Cynic – Traced In Air (Season of Mist Records)

Friday, 15th March 2013
Rating: 9.5/10

Bucking the trend of legendary prog/tech bands releasing one solitary album (see: Watchtower, Spiral Architect, et al), Florida’s Cynic return after 15 years with Traced In Air. The longevity and influence of 1993’s Focusis not something to be underestimated, and even though the band broke up barely a year after its release, Focus remains the quintessential progressive death metal album of the 90’s.

Cynic circa 2008 consists of singer/guitarist Paul Masvidal, drummer Sean Reinert, bassist Sean Malone, and new guitarist Tymon Kruidenier who supplies the growled vocals. Somehow, someway, the band has come extremely closing to matching Focus with Traced In Air, a daringly complex, sublimely melodic, outwardly technical album with few flaws and a bevy of jaw-dropping moments.

Masvidal has ditched the vocoder in favor of a more crooning clean vocal approach, one that is usually off-set by the growls of Kruidenier, creating a back-and-forth dual between the graceful textures of Focus and the more angular slice of Traced In Air. Masvidal’s heavily-layered vox are the focal point on “Adam’s Murmur,” a stunningly precise, yet hypnotic number that is given an adrenal boost in quick bursts from Reinert, who picks his spots very well throughout the album.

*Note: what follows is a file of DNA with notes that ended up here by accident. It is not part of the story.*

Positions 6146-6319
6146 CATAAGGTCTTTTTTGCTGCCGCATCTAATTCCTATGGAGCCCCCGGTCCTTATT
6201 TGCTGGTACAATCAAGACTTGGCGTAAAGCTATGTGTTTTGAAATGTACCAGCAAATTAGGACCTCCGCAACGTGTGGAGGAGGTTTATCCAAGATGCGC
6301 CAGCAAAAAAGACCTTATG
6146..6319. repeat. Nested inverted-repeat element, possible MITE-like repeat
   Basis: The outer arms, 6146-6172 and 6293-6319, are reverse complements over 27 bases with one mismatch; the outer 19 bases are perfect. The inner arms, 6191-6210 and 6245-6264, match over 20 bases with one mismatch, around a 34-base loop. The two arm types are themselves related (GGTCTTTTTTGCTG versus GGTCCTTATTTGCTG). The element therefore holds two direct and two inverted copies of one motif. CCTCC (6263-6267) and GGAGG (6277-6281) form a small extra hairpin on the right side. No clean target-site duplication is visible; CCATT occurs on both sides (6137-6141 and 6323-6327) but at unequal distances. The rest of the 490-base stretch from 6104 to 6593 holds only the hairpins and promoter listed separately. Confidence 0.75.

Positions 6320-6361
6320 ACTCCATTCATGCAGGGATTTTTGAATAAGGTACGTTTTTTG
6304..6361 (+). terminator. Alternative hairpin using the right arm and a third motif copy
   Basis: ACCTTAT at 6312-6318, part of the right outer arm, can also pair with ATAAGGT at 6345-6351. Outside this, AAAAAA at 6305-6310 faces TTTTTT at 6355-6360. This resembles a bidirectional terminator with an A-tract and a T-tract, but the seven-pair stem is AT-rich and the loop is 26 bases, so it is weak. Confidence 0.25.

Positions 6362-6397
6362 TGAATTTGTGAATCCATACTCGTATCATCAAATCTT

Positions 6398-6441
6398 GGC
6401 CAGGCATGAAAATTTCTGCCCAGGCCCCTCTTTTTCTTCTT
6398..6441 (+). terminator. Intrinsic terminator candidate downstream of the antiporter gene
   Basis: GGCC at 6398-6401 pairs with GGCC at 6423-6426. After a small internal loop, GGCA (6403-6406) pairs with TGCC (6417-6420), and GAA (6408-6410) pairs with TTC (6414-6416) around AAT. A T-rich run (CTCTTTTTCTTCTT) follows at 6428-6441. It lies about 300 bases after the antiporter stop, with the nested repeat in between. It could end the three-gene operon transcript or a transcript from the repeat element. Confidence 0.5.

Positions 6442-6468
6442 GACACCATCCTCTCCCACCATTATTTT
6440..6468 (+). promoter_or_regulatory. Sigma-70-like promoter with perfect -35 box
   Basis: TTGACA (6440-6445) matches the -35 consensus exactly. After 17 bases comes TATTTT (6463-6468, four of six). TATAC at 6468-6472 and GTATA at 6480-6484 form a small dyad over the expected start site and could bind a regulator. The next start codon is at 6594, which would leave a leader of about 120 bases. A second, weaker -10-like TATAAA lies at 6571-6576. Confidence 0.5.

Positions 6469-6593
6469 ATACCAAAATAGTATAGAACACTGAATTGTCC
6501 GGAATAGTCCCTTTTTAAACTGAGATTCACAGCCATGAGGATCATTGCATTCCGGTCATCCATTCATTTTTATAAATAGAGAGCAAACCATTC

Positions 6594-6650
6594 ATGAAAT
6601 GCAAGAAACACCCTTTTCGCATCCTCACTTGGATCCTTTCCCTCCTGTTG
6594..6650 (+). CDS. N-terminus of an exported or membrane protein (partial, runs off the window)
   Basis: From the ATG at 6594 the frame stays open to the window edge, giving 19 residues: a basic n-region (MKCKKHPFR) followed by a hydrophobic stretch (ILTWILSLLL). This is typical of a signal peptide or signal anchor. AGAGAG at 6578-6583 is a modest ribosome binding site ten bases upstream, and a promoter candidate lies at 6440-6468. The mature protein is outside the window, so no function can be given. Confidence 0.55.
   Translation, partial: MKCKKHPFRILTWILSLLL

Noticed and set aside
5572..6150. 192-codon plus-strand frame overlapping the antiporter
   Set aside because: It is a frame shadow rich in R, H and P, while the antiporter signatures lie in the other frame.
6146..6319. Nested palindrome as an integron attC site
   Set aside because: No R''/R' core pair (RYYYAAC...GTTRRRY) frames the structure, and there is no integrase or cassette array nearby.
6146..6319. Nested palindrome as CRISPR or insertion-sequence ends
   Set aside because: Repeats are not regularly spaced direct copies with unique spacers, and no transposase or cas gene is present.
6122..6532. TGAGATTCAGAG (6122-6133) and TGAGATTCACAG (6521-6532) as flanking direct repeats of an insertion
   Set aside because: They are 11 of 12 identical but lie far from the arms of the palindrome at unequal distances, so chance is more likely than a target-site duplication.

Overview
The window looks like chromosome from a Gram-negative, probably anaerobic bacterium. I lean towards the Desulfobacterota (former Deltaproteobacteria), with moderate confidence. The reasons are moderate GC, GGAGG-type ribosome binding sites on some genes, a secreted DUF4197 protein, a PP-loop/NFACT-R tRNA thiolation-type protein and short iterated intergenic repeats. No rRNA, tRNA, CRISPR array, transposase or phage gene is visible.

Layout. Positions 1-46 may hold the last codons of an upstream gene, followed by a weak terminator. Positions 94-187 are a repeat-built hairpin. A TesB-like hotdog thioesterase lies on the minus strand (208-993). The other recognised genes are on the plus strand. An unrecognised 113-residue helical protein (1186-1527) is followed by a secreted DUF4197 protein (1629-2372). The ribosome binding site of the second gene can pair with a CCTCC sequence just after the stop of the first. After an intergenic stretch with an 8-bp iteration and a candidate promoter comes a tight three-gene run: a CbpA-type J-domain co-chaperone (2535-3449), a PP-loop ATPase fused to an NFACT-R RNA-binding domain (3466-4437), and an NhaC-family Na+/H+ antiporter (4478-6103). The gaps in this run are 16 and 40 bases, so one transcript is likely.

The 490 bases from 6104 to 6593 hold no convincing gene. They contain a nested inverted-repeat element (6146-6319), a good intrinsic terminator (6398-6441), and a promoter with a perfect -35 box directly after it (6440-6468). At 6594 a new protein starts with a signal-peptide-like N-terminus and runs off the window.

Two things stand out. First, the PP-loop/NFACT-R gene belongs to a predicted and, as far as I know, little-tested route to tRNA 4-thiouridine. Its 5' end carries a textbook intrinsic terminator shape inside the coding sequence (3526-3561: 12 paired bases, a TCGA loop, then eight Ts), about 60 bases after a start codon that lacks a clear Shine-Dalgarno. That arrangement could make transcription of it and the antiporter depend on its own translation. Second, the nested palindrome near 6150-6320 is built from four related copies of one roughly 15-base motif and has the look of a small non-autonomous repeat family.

Lead single “Integral Birth” is perhaps the most memorable number of the bunch, as a virtual cascade of glimmering melodic guitar runs collide with Reinert and Malone’s air-tight rhythm section. “King of Those Who Know” develops gradually, only to slowly settle in as Masvidal’s thoughtful vocals take form. “Evolutionary Sleeper” is the busiest number of the bunch containing an array of jumbled, yet coherent riffs and those legendary stop-start dynamics that were in high-demand on Focus.

Album closer “Nunc Stans” (which is the bookend to opener “Nunc Fluens”) takes on a new angle for Cynic, as Masvidal’s robotic, computerized vocals spread the wings in one of the rare dreary moments on the album, ending this 8-song affair on an uncomfortable, almost post-apocalyptic vibe.

The metal world is very different place from when Cynic was firmly embedded on Roadrunner and at the forefront of the technical metal movement. Fifteen years can do a lot to a band and to its individual members, but it’s safe to say Cynic is greater than the sum of its parts and Traced In Air is clearly the culmination of years of waiting, pining, and plotting.

This is fact and not because of the giddy-excitement over having the band back in action – Traced In Air is a masterpiece through and through, and for once, we get a reunion album that is worth a damn and better yet, a collection of songs that will hold up for generations to come. Simply monumental.

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